In the case of Near East, North Africa, the Mediterranean, and large tracts of Europe the chronologies of Egypt are used to place events into a historical timeline. In addition to the other methods this too creates difficulties. According to Kenneth Kitchen the Pharaoh Shishak mentioned in the Bible is Shenshonq I. This identification places events like the destruction of Jericho out of alignment with the Bible. However, according to Peter James, Rameses III whose nickname was ‘Sesi’ is a more likely match with Shishek and would bring the Biblical accounts into alignment with the historical record. But this identification has not been widely accepted and archaeologists still choose to use unsustainable arguments.

Dendrochronology, radio-carbon dating, pottery dating, and chronological dating are not accurate dating methods. Dendrochronology is used to calibrate radio-carbon years and radio-carbon dating sets the date of tree rings. At archaeological sites the organic material, including tree rings, is used to date an occupation layer which in turn establishes the radio-carbon date of each layer. (See Fig 2)

Dendrochronology, Pottery Shard, and Radio-Carbon

This is one very large mess of circular reasoning and allows an archaeologist to choose whichever date best fits their view of world events. This is best stated by Matthew Beaudoin in his lecture at Binghamton University, “Interpretation of archaeological findings is often shaped by assumptions that the researchers already believe to be true.” He also said, “Archaeologists sometimes look for information that confirms their own beliefs.”

If this is true, then the methods of dating are subjective and allow the archaeologist to avoid, neglect, ignore, or outright lie about the actual course of events and teach a mythological past for others to place their faith in. This also allows for a direct assault Israel’s ownership of all the land between the Euphrates and the Nile and allows for the future establishment of a multi-national agreement making Israel a place for all people rather than one people.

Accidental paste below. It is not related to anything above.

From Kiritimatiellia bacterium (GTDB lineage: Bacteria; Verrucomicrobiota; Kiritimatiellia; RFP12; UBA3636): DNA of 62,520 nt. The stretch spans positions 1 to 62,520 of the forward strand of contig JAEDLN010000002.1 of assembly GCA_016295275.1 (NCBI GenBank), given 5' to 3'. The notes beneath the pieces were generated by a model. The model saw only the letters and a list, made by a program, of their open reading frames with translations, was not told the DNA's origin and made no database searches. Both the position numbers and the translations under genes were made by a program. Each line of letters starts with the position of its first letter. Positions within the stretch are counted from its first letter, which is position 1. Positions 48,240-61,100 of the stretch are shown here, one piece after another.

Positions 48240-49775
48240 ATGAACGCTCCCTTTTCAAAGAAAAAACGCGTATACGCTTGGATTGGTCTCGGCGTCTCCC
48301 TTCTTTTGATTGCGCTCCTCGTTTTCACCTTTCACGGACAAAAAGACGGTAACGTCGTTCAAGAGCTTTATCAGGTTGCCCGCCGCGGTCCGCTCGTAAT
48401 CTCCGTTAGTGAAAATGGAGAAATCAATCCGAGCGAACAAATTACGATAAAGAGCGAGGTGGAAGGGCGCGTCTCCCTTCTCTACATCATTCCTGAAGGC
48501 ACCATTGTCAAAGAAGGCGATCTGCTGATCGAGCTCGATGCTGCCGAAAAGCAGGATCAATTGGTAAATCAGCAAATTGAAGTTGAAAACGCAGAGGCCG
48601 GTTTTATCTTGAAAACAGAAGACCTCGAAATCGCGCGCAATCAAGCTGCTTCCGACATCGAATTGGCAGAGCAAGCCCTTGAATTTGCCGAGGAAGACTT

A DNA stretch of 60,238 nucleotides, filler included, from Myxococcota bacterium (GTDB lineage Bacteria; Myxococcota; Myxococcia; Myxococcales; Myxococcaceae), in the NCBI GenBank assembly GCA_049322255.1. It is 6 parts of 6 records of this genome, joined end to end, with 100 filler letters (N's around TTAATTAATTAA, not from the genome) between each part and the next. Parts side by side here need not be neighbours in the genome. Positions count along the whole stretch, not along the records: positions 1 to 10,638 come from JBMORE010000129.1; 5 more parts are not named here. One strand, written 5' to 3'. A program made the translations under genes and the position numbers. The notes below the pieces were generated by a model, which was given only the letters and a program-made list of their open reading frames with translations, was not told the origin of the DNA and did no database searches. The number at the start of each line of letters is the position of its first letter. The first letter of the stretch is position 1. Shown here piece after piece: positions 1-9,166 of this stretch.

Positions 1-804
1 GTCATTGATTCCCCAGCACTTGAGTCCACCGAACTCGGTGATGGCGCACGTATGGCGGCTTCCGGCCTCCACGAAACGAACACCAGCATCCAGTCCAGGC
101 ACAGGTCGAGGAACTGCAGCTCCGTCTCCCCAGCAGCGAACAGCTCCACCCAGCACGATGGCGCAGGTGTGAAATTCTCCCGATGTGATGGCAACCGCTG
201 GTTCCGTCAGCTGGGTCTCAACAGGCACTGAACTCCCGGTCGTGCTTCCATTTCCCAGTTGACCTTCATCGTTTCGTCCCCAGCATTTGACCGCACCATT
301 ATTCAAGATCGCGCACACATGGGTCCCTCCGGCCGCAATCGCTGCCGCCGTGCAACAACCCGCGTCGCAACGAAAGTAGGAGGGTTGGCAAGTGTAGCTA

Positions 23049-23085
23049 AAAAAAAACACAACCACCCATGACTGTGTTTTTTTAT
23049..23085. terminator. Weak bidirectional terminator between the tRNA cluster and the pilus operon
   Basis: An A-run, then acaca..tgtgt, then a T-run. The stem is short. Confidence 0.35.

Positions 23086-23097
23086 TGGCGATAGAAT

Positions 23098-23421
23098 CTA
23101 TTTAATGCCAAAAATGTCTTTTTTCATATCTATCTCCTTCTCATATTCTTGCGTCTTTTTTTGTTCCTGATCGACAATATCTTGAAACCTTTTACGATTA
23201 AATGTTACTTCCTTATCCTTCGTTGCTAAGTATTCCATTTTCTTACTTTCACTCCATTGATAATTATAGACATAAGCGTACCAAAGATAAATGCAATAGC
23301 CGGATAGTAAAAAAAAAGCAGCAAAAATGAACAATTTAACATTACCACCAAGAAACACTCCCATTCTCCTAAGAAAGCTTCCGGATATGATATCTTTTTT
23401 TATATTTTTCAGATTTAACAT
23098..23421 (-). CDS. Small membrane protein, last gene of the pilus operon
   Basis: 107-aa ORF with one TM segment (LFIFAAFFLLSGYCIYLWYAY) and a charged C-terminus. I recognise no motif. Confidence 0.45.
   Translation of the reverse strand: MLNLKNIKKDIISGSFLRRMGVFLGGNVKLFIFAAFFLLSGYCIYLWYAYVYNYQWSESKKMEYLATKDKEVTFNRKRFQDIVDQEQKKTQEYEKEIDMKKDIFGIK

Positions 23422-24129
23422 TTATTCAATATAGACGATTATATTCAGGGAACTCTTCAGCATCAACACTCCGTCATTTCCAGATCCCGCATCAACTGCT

• Ferguson, C.W., “A 7104-year annual tree-ring chronology for Bristlecone Pine, Pinus aristata, from the White Mountains, California” Tree-Ring Bulletin 29(3–4):6, 1969
  • Lammerts, W.E., “Are the Bristle-cone Pine trees really so old?” Creation Research Society Quarterly 20(2):108–115, 1983
  • Aardsma, Gerald A. PhD, “Myths Regarding Radiocarbon Dating.” Institute for Creation Research. Icr.org, 1989
  • Major, Trevor, “Dating in Archaeology-Radiocarbon and Tree-Ring dating, ‘Reason & Revelation’” 13:74–77 October, 1993
  • Kenyon, Kathleen M. “Digging up Jericho: The results of the Jericho Excavations 1952–1956”, Frederick A. Praeger Publisher, NY 1957, pg 33
  • James, Peter, et al, “Centuries of Darkness: A Challenge to the Conventional Chronology of Old World Archaeology”, Jonathan Cape, London, 1991, pg 220
  • Beaudoin, Matthew. “Bridging Gaps: Confronting Assumptions in Archaeological Interpretation” Lecture at Binghamton University Feb 2, 2015
  • K.A. Kitchen, The Third Intermediate Period in Egypt (1100 – 650 BC), (Warminster, UK: Aris and Phillips, 1973, 1986, 1996)

– From KHouse.Org